A native of Afghanistan, Iranian born Shaqaeq was always curious and enthusiastic about learning. Iranian policy determined that as an Afghan, she was only able to attend private schools, and by the young age of six, Shaqaeq realised that obtaining an education would be a challenging feat.

This realisation first occurred at a classmate’s house party, where Shaqaeq had the door slammed in her face because she was not Iranian. She was left by herself outside the house for hours, waiting for her friend to return her school bag. It was while she was outside that she knew being different — being Afghan — meant that teachers, students, and most people did not see her as an equal.

“My parents explained that as Afghans were foreigners in Iran, we weren’t treated the same way as Iranians were. When I got my bag back that day from my friend, I realised from that life would be really difficult. I didn’t know how to respond being excluded like I was, I was simply too shocked.”

School life was not easy and it became even harder when Iran banned Afghans from legally attending school altogether. Upon lobbying her local school, Shaqaeq and a number of Afghan kids were permitted to attend, however, they had to remain unregistered.

During frequent school visits from the Iranian government, the children were forced to hide in the cleaner’s closet and students toilets — often for hours on end — in order to avoid being caught. Being caught would subsequently result in prosecution for breaking the law. Children and their families faced prosecution all in the name of education.

“Though I was a legal citizen in Iran, whenever the Iranian government came on school visits, I was treated like an illegal immigrant. During one visit, 15 girls were made to hide in the cleaner’s closet for hours —  getting caught would’ve gotten us into a lot of trouble.”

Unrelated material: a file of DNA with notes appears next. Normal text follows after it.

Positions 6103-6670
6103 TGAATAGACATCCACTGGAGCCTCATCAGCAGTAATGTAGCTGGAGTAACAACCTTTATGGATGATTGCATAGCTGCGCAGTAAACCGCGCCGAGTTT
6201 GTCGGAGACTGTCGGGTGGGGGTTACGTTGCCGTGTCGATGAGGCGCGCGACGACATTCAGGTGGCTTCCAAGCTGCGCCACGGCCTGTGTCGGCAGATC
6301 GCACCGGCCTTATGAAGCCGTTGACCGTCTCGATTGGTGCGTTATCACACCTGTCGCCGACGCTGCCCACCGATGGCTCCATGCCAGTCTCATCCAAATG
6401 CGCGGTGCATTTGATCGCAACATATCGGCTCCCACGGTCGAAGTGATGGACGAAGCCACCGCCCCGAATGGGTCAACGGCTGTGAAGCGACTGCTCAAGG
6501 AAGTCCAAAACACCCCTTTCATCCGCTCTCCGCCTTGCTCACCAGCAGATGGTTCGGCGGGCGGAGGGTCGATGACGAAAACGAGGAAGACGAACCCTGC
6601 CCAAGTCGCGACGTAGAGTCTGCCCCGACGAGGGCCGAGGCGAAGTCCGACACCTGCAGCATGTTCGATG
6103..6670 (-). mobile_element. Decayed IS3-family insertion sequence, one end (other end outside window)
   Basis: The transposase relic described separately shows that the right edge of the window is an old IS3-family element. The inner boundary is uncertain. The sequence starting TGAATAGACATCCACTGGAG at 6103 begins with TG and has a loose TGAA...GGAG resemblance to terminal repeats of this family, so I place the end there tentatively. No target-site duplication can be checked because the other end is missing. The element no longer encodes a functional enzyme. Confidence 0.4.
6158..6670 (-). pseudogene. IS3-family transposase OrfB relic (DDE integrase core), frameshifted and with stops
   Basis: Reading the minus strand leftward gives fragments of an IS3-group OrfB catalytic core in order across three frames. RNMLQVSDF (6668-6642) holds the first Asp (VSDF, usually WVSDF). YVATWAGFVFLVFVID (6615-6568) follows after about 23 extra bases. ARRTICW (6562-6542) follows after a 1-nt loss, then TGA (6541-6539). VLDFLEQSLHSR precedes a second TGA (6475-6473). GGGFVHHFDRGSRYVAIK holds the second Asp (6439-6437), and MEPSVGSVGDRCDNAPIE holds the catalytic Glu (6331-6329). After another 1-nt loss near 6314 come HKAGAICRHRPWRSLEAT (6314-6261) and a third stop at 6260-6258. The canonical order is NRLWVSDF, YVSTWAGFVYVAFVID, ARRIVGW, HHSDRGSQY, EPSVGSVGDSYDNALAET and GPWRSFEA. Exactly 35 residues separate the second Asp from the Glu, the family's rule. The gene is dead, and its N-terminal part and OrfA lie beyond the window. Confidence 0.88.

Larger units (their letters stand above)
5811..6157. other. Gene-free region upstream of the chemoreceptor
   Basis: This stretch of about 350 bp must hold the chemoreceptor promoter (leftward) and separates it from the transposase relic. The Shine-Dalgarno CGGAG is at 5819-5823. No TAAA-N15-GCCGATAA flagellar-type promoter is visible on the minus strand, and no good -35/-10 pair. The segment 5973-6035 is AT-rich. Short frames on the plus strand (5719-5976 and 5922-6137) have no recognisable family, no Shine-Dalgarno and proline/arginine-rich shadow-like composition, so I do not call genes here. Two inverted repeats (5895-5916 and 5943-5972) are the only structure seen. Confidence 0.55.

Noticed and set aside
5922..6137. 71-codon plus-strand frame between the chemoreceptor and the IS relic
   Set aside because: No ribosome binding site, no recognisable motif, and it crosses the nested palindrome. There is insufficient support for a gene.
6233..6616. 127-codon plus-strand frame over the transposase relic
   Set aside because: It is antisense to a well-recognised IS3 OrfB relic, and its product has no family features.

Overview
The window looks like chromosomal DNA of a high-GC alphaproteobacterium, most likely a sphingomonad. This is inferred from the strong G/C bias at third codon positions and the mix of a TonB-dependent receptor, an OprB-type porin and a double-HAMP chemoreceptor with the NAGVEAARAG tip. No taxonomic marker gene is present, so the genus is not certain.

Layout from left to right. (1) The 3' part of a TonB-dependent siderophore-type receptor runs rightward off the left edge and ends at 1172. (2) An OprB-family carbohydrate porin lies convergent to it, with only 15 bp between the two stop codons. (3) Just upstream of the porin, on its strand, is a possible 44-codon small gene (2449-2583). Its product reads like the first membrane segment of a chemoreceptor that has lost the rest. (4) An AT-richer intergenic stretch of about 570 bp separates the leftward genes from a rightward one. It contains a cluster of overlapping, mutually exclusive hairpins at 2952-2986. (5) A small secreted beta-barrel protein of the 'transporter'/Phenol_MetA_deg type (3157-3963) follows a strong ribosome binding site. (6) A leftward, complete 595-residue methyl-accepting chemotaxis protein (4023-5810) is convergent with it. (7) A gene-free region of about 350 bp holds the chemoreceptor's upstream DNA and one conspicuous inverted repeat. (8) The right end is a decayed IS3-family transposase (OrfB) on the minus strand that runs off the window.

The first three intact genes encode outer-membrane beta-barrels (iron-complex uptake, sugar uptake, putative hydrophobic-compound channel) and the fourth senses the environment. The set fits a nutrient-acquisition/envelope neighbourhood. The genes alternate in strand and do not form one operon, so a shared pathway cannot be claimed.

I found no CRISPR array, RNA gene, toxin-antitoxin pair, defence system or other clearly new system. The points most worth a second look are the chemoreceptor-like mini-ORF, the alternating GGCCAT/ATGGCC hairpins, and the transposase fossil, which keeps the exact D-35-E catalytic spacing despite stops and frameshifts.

Though Shaqaeq was bright and studious, she was unable to receive school awards or achievements. Despite these difficulties, Shaqaeq refused to give up and continued to pursue her education as much as she could.

Despite the challenges, there was a light at the end of the tunnel. An opportunity presented itself for Shaqaeq’s dad to leave Iran in search of a better life. Shaqaeq’s dad initially moved from Iran back to Afghanistan, before heading to Dubai, Malaysia and then to Indonesia on a journey that lasted numerous months. To finally arrive in Australia, Shaqaeq’s dad embarked on a treacherous boat journey that lasted over six days.

When he arrived safely in Australia, Shaqeaq’s dad stayed at the Christmas Island Detention Centre as an asylum seeker for two years. In hope for a better future, the remainder of Shaqaeq’s family remained in Iran waiting patiently for the day they would receive visas to join her father in Australia.

When we knew that he was taking a boat from Indonesia to Australia we were all so scared. My family at home didn’t speak much — we were all silently waiting, praying for his safety, until he finally called us and told us he had arrived safely in Australia after six days at sea.”

Four years after her dad’s initial departure from Iran, the Australian Government called Shaqaeq’s family and gave them the news that they had been anticipating — their visas were approved. In a few short months, the family embarked on their new journey to Australia. But it was not just moving to a new country, it was the beginning of a new opportunity for the entire family.  

“I still can’t believe I’m in Australia sometimes. I’m so grateful to be treated fairly, to be able to speak my mind, and most importantly, be able to continue my education,” says Shaqaeq.

Grasping the opportunity to further her education is exactly what Shaqaeq has done. After taking Academy Xi’s User Experience Design course, Shaqaeq has been able to apply design thinking principles in numerous aspects of her life.

“It was so amazing being able to learn at Academy Xi. My fellow classmates are mature and I can engage actively with the instructor. It makes me feel comfortable and work effectively knowing that I am respected and are treated fairly. Everyone contributes and collaborates in the classroom, and is willing to help others learn and do well.”

“Now when I write an essay in school, I brainstorm all my ideas and place them down on post-its to look for patterns and key concepts,” she says. As a bonus, Shaqaeq landed herself a role doing customer experience research in fashion startup 21UP. By pushing through challenges with a can-do attitude, Shaqaeq’s life has dramatically transformed.

Read our professional tips on how to launch a career in User Experience Design here.

Subscribe to our newsletter

Get the best tips and resources on design and tech, delivered weekly.